King David with blessings and flaws

Geraldine Brooks Photo via
Geraldine Brooks
Photo via

“The Secret Chord” by Geraldine Brooks. New York: Penguin Books, 2016. 329 pages. $16.

Sometimes fiction is the best way to deepen our understanding of historical figures.

This is especially true of people in the Hebrew Bible.

The only source that we have for knowing about most biblical characters are the holy scriptures themselves. Unfortunately, the Bible is usually terse in its descriptions— of events and people. So our ancient rabbis have tried to put a little more meat on those historical bones with their midrashim or commentaries. (Of course, they lived long after the events and people they were writing about.)

So, if no more contemporary sources are unearthed — and they may not be — then an imaginative writer of fiction, familiar with the Bible and the midrashim, might enlighten us, and make the wisdom of our forefathers more accessible to more people.

There is a caveat here: The novelist must stick to the script — that is, to what we know, or believe we know, about the person. Otherwise, the effort could mislead us.

Generally, Geraldine Brooks is true to, and elaborates on, the biblical and midrashic King David in “The Secret Chord” (now out in paperback).

King David is, at the same time, the most blessed and flawed — and the most interesting — of our biblical ancestors. The same man who is credited with some of the most beautiful, moving poetry in Jewish literature, some of which we recite daily in the prayer services, sent a fellow Jew to the front to be killed so that he could possess the man’s wife; the same man killed 200 Philistines and presented their foreskins as the price for his first wife.

That same sometimes-good, sometimes-bad character is on display in this wonderful fictional account of his life.

David is presented to readers mostly through the eyes of the prophet Nathan, who was at the king’s side throughout much of his life and through whom God (“the Name”) sometimes speaks.

David is portrayed as a loving father and a (mostly) caring husband, a man who can show compassion and forgiveness. But he also was a man whose intense sexual desires sometimes overwhelmed him. And he could be cruel and vindictive, especially when his role as king required it.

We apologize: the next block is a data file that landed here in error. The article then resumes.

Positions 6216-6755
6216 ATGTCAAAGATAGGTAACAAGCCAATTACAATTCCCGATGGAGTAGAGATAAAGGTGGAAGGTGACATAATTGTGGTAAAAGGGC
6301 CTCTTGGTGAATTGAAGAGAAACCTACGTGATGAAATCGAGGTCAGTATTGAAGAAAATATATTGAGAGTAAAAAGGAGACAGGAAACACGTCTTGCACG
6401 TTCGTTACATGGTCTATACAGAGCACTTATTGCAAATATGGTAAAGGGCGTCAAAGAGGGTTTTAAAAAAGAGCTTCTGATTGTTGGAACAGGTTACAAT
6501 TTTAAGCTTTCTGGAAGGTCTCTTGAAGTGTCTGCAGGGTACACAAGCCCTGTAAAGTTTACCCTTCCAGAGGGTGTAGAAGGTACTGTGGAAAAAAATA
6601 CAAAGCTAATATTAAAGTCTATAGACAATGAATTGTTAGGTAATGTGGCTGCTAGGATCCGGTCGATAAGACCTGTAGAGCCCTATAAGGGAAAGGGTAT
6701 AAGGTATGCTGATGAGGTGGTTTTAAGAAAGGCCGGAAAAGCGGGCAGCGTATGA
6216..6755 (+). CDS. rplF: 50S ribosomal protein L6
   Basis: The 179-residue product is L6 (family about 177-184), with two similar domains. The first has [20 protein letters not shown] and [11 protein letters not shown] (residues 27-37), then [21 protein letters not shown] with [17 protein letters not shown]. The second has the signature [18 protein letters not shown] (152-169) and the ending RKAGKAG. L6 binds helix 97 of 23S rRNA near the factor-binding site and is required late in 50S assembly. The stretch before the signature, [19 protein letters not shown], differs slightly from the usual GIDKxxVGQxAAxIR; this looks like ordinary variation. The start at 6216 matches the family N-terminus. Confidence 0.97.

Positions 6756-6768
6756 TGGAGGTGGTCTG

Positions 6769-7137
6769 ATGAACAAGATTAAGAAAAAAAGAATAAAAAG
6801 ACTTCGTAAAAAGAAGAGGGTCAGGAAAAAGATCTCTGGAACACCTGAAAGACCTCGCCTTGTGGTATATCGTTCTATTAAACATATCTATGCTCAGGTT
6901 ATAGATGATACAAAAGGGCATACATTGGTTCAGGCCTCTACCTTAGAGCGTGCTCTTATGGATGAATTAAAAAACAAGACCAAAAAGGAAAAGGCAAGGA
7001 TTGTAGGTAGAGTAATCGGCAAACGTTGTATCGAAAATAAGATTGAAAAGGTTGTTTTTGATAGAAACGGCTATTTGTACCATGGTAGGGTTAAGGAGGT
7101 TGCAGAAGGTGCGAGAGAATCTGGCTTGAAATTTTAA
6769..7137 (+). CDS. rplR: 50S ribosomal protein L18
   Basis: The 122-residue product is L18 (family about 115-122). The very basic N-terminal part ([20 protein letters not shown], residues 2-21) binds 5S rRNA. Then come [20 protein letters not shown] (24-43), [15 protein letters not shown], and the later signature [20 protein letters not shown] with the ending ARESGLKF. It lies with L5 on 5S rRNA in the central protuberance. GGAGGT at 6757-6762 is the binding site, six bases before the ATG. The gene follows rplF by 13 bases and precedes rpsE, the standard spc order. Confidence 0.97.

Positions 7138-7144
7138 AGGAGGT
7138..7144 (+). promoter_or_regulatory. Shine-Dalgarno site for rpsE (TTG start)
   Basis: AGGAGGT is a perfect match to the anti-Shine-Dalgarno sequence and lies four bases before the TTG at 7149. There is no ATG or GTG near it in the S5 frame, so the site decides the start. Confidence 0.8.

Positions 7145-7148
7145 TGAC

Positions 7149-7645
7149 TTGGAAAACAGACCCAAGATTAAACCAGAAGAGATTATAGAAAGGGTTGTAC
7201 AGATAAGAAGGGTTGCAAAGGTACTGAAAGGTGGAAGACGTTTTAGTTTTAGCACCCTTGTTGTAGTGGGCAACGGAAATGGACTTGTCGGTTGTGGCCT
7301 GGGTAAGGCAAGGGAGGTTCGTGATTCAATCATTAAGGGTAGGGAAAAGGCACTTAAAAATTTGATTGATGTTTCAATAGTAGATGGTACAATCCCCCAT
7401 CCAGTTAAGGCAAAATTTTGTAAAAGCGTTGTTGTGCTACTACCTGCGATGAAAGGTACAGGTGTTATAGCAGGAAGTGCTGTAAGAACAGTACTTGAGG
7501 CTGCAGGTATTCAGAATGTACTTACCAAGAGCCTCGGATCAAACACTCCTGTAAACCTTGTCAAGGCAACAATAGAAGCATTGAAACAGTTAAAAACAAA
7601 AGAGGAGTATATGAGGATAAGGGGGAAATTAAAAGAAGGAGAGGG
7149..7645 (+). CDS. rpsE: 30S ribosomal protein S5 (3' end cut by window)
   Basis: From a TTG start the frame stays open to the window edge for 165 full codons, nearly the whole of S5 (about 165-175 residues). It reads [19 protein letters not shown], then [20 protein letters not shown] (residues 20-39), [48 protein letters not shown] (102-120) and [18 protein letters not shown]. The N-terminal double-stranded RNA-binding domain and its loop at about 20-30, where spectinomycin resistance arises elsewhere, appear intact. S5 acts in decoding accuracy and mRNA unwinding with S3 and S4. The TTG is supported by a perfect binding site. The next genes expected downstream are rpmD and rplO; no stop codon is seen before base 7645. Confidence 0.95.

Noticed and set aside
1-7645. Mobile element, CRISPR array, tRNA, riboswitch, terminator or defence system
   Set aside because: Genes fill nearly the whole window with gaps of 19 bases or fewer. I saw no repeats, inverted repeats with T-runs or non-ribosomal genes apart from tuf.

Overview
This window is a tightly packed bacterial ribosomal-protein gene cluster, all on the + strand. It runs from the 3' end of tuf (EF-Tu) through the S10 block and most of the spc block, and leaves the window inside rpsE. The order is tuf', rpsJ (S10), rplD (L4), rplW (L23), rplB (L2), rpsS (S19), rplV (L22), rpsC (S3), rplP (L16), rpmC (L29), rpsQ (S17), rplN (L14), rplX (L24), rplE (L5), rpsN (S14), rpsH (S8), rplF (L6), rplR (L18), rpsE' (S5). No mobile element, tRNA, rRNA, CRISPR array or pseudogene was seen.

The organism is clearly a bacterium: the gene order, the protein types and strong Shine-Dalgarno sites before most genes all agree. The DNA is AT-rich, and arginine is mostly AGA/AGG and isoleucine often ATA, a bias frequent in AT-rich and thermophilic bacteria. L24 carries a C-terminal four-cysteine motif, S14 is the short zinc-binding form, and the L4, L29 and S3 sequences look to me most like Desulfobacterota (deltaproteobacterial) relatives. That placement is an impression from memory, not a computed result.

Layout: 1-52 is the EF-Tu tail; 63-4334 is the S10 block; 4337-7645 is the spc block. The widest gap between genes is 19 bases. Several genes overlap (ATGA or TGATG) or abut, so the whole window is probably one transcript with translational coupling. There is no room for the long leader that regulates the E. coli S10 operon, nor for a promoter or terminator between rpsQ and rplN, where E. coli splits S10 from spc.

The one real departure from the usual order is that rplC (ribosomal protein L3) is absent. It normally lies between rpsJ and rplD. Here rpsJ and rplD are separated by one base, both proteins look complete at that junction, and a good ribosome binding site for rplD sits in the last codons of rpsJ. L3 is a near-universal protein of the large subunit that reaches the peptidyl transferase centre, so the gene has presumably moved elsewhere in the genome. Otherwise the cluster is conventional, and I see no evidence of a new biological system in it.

And make no mistake — David may be the sweet lyricist of paeans to God, but he is also the king of Israel.

Even Nathan, who at times is his closest adviser and friend, knows there are limits to what he can say to the monarch: “Have a care, Nathan, I told myself. It is one thing to speak hard truths to a king in that strange voice that rises up unbidden from the earth and echoes with the power of heavens. It is another thing entirely to speak frankly to him as one man to another, especially as I am a man in his service.”

Sometimes, however, David does let his kingly hair down.

When he is mourning the killing of his rebellious son Avshalom, his general Yoav pressures him to greet his soldiers who had put down the rebellion. He goes out but does not conceal his grief. “He did not hide his pain from them. He didn’t have to. … They knew him. They knew his flaws. Indeed, I think they loved him all the more because he was flawed, as they were, and did not hide his passionate, blemished nature.”

Of course, there are some controversies connected to David’s life. A novelist can avoid them or face them head on. In two instances, Brooks refuses to duck.

She writes that David tried to integrate representatives of all the tribes and even of former enemies into the ruling structure. For that purpose, he appointed Zadok, a Jebusite, as a priest to share duties with the Israelite priest Aviathar, and ruled that “devotions and sacrifices would retain any elements of their style of worship that did not conflict with our own.”

The appointment of a Canaanite as a priest is simply astounding, but this view is apparently shared by some scholars.

Brooks’ portrayal of the relationship between David and Jonathan as a loving, gay one also is beyond the Jewish pale, at least to more traditional Jews.

The book ends with Shlomo (Solomon, David’s son) declared king and the whole city of Jerusalem bursting into song. David, on his sickbed, hears the wonderful music, inspired by his lifelong musicality.

“His gift to the people now returned to him in magnificent abundance. He had made of his city an accidental choir, an unintended orchestra. The surge of sound rose and swelled. Then, for a long moment, all the notes came together, all the music of the heavens and the earth, combining at last into one sustained, sublime entirely glorious chord.”

Wow, what a powerful image.

Thank you, Ms. Brooks, for this beautiful, uplifting glimpse of one of the Jewish people’s greatest moments.

Aaron Leibel is a former editor at The Jerusalem Post and Washington Jewish Week. His novel, “Generations: The Story of a Jewish Family,” which spans 1,500 years and three continents, is available at and in Kindle format.

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